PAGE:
Encyclopedia of Planetary Landforms

2015 Edition
| Editors: Henrik Hargitai, Ákos Kereszturi

Aeolian Deposits

  • Henrik HargitaiEmail author
  • Ákos Kereszturi
Reference work entry
DOI: https://doi.org/10.1007/978-1-4614-3134-3_457


Wind-blown deposits on planetary surfaces, may be unconsolidated (loose) or indurated (cemented, lithified).



Wind-transported and deposited particulate material on planetary surfaces that may form structures with varied morphology, including  sand sheets,  ripples and  dunes. Aeolian deposits in ice-cemented structures may form Polar Layered Deposits on Mars.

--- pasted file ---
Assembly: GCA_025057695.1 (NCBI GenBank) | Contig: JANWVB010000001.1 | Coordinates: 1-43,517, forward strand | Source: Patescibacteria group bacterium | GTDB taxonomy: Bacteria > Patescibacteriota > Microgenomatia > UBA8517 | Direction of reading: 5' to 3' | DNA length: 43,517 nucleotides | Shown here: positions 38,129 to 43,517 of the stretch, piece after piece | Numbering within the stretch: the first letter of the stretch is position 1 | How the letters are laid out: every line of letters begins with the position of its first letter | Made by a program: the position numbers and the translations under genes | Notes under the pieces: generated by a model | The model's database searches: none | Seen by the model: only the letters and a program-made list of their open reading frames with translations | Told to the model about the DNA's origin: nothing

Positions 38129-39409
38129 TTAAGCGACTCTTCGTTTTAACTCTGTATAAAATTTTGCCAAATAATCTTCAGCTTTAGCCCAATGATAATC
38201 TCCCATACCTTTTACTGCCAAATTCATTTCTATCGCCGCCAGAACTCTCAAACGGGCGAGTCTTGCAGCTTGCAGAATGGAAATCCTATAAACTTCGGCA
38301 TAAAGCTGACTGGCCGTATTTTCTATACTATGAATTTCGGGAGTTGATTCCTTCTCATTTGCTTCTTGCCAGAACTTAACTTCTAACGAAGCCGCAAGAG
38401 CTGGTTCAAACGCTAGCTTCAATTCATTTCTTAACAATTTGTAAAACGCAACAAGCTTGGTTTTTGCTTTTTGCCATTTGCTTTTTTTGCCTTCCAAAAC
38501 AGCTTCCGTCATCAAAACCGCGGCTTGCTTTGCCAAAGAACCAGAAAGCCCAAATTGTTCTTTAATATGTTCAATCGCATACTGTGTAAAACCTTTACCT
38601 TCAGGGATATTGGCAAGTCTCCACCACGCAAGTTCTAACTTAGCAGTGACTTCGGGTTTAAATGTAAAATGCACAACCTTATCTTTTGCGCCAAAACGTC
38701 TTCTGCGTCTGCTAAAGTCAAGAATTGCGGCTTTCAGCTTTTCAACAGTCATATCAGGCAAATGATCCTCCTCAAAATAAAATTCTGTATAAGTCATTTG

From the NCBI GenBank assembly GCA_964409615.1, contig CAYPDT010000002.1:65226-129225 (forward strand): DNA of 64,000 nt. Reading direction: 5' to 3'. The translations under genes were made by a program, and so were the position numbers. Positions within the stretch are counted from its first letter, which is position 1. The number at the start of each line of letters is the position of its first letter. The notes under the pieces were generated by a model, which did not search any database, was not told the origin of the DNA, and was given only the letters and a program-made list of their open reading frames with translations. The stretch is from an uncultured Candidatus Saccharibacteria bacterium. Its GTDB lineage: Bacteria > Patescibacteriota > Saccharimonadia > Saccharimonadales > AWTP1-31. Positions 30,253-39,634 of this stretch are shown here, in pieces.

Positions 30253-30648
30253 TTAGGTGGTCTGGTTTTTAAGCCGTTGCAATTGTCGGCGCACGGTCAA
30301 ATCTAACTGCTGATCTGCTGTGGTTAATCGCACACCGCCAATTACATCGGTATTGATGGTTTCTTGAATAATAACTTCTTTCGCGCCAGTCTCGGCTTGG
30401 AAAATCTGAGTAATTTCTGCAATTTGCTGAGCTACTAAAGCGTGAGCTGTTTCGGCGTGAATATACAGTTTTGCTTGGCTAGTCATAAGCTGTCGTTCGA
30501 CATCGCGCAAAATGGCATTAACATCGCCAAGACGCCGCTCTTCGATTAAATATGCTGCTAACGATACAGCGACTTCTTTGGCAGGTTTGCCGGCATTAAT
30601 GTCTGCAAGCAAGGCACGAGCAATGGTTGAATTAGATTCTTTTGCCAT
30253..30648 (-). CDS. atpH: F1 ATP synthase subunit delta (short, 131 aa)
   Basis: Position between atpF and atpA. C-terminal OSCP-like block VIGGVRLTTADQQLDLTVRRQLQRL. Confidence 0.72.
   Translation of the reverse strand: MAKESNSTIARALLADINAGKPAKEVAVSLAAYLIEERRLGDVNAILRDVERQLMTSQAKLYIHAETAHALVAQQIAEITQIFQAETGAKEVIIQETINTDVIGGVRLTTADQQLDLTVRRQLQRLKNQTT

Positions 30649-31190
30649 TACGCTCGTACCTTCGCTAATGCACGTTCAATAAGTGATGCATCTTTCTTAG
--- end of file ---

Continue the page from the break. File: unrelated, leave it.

Grain Size

In the geological sciences, dust is defined as particles with diameters smaller than 62.5 μm. Sand is defined as particles (regardless of composition) in the range of 62.5–2,000 μm.

In the atmospheric sciences, dust is usually defined as the material that can be readily suspended by wind, whereas sand is rarely suspended and is predominantly transported by saltation (Kok et al. 2012).

Mean grain size of sand on Earth is 160–330 μm. Grain size on Mars is estimated between 60 and 600 μm depending on author, calculation, and method of...

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© Springer Science+Business Media New York 2015

Authors and Affiliations

  1. 1.NASA Ames Research Center/NPPMoffett FieldUSA
  2. 2.Konkoly Thege Miklos Astronomical InstituteResearch Centre for Astronomy and Earth SciencesBudapestHungary